Obesity Falling in Some Kids, but Not All
Study Shows Racial Gap in Childhood Obesity Getting Bigger
‘Efforts Not Reaching Most Vulnerable’ continued...
Schools that serve predominantly poor students typically have the least resources to devote to public health initiatives like those that target obesity.
Madsen says doing away with this inequity would represent a major step in addressing the disparity in childhood obesity.
Pediatrician Sandra Hassink, MD, who directs the Nemours Obesity Initiative at A.I. Dupont Hospital for Children in Wilmington, Del., says efforts to raise awareness about childhood obesity and address the issue have had an impact.
Hassink chairs the American Academy of Pediatricians’ Obesity Leadership Workgroup.
"We continue to see opportunities for physical activity and choosing healthy foods expand for some, but not for all, children,” she tells WebMD. “We may be missing barriers that might keep these interventions from being accessible to all.”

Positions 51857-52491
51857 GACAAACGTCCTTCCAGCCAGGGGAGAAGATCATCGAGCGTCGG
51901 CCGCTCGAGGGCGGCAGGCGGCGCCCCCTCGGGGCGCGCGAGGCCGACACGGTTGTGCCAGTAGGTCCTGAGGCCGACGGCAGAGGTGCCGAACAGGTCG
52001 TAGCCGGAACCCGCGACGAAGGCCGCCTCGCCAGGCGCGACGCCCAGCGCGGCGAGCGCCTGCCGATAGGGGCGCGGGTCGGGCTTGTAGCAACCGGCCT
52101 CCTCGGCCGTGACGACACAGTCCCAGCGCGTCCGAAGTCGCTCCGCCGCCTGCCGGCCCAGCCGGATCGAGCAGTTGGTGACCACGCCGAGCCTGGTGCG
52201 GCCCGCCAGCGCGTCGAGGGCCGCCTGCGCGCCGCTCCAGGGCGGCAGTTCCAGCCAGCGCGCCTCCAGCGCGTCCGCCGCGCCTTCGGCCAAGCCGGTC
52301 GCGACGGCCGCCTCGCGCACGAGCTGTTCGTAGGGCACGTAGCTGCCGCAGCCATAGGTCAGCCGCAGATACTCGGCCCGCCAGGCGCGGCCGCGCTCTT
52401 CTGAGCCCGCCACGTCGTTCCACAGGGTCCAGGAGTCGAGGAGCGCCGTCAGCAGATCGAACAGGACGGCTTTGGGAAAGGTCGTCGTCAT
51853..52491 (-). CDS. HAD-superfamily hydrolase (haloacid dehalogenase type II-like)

She adds that efforts to address childhood obesity must begin at home with parents and caregivers. She suggests:
- Limiting the availability of sugary drinks and energy dense, nutritionally lacking snack foods within the home
- Cooking healthy meals at home more often and eating out less often
- Eating evening meals together whenever possible
- Keeping televisions out of children’s bedrooms
“Families need to take stock and assess their own health behaviors,” she says. “After this the next logical step is to ask schools or community groups what they are doing.”